Cognitive constructivism relates with learning by using extensive individual thought in order for students to understand a specific material rather than reciting it. Therefore, it is important to provide classroom situations in order for individuals to develop individual learning. Cognitive constructivism is best used when children are allowed to learn in their own ways. This is beneficial because not every person learns the same way and this allows the child to learn in the best way possible for them. However cognitive constructivism may not always work because some children are unable to lean without the assistance of a teacher or adult.

Social Constructivism

Social interactions are important for everyone in day to day life. Being social is something that happens were ever you go, whether it school or work, or just somewhere in public. Social constructivism can work off of cognitive constructivism because this will allow children to work and learn on their own and when they need assistance they can ask peers or teachers for help. It is important to work by ourselves just as it is important for us to work with others.

Humanism

Humanism reflects a person’s intentional behaviors which are then influenced by their values (Rosser-Majors, 2017). Humanism is what defines someone’s motivation and goals based on their goals. Humanism is when morals and values that a person had influences that persons behaviors by motivation towards a personal potential.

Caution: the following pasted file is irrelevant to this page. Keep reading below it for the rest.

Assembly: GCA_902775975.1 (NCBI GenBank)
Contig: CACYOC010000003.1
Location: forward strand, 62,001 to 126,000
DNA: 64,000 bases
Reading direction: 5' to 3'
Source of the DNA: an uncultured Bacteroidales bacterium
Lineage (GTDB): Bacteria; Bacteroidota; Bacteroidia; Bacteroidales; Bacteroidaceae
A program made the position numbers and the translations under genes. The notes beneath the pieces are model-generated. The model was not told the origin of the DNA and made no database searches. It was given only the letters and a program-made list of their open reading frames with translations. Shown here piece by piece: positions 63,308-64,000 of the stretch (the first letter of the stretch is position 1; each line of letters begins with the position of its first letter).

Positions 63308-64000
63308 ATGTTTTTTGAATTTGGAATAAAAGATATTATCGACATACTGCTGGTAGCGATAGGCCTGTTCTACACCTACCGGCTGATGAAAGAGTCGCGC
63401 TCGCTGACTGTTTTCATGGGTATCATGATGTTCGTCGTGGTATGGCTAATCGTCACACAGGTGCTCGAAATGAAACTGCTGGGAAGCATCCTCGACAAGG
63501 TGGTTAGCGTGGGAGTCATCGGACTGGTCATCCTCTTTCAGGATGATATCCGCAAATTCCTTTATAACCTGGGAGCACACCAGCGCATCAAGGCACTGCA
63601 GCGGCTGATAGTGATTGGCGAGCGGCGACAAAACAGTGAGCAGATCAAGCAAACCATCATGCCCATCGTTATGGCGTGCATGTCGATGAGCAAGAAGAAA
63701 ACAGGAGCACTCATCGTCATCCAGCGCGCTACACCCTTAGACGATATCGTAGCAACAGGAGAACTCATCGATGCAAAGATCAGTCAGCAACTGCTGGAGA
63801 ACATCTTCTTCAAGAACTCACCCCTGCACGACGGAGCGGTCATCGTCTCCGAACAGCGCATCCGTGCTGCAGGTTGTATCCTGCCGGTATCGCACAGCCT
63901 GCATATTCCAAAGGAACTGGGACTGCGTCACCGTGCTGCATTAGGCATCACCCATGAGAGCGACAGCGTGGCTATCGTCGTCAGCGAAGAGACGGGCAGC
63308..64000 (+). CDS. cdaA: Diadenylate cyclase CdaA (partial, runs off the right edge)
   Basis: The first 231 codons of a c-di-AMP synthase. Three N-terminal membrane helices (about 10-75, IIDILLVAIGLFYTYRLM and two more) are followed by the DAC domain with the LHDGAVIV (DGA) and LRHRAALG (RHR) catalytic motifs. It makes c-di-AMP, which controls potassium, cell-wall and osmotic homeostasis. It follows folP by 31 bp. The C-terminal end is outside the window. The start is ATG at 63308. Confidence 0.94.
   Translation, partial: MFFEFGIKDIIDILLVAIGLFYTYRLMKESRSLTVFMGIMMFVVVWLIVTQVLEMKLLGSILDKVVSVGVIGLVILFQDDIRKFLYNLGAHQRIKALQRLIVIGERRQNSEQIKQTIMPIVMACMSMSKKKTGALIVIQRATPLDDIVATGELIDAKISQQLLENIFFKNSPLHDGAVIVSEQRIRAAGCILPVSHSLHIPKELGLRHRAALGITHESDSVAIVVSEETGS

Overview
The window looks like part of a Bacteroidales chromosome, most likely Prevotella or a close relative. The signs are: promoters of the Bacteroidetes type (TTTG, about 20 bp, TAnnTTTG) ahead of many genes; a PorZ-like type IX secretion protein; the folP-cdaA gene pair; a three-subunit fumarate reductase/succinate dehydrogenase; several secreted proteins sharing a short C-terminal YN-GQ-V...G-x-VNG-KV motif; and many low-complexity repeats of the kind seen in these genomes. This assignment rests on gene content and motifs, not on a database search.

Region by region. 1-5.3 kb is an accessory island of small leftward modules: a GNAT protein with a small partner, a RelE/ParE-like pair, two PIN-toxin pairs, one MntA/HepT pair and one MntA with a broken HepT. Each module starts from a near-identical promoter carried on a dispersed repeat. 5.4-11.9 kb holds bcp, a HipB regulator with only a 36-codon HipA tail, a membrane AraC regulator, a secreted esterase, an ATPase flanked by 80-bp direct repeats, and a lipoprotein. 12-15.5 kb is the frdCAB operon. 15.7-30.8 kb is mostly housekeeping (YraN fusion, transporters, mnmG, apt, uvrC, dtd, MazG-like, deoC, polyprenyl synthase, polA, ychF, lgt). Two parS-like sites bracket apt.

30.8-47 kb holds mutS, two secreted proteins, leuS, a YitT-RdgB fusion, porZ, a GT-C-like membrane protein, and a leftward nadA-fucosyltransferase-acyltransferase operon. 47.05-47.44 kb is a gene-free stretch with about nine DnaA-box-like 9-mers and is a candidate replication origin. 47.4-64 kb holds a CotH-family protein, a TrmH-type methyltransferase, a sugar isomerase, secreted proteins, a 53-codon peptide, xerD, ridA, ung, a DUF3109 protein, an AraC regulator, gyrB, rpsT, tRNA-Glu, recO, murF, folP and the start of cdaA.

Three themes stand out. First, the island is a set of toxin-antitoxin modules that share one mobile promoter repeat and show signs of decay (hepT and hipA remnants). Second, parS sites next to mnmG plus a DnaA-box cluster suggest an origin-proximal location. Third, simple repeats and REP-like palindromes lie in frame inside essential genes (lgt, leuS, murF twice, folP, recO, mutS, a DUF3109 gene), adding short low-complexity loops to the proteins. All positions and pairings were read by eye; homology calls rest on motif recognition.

Motivational Theories of Learning

Motivation is what pushes us to reach our daily and personal goals. How we choose to do things is how we motivate ourselves. Motivation is important in accomplishing mostly everything in life. If we were not motivated to do things what would we accomplish? People tend to be more motivated when they are rewarded. For example I was struggling at my job because I felt all the hard work I was doing was unnoticed, and then I received employee of the month for our department and I felt confident in what I was doing and motivated to continue to a great job.